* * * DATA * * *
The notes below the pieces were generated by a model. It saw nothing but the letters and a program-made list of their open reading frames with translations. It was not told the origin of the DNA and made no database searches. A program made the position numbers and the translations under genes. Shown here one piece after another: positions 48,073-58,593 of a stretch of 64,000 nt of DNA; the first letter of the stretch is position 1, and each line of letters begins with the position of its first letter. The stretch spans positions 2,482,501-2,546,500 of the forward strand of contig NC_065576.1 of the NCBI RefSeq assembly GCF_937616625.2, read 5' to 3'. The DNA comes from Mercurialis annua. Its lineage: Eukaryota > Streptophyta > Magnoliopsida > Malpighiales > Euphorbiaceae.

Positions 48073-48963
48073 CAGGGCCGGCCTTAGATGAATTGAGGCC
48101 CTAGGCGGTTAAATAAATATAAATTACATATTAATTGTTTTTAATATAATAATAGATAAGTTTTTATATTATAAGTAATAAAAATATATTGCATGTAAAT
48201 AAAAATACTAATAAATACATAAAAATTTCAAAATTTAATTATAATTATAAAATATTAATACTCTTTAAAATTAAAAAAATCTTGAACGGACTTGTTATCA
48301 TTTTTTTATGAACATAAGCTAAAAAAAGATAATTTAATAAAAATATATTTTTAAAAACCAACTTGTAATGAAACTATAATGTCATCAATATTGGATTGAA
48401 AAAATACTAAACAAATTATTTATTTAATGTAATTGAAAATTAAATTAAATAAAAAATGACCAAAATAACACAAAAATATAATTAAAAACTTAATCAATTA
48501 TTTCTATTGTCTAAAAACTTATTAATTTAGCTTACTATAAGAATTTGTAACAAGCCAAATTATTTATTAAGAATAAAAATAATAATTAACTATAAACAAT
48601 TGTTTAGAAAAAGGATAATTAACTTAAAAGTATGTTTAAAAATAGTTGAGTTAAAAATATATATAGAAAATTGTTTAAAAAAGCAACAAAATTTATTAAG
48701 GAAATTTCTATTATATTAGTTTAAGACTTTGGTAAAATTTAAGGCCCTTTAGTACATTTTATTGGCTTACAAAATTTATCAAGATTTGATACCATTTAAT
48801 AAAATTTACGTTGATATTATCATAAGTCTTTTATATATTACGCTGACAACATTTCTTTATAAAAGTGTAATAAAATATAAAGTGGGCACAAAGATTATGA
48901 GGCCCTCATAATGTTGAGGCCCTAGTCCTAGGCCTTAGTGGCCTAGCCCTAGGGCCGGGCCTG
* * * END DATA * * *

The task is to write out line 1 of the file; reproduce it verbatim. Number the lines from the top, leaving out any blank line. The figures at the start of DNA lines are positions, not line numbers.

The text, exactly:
The notes below the pieces were generated by a model. It saw nothing but the letters and a program-made list of their open reading frames with translations. It was not told the origin of the DNA and made no database searches. A program made the position numbers and the translations under genes. Shown here one piece after another: positions 48,073-58,593 of a stretch of 64,000 nt of DNA; the first letter of the stretch is position 1, and each line of letters begins with the position of its first letter. The stretch spans positions 2,482,501-2,546,500 of the forward strand of contig NC_065576.1 of the NCBI RefSeq assembly GCF_937616625.2, read 5' to 3'. The DNA comes from Mercurialis annua. Its lineage: Eukaryota > Streptophyta > Magnoliopsida > Malpighiales > Euphorbiaceae.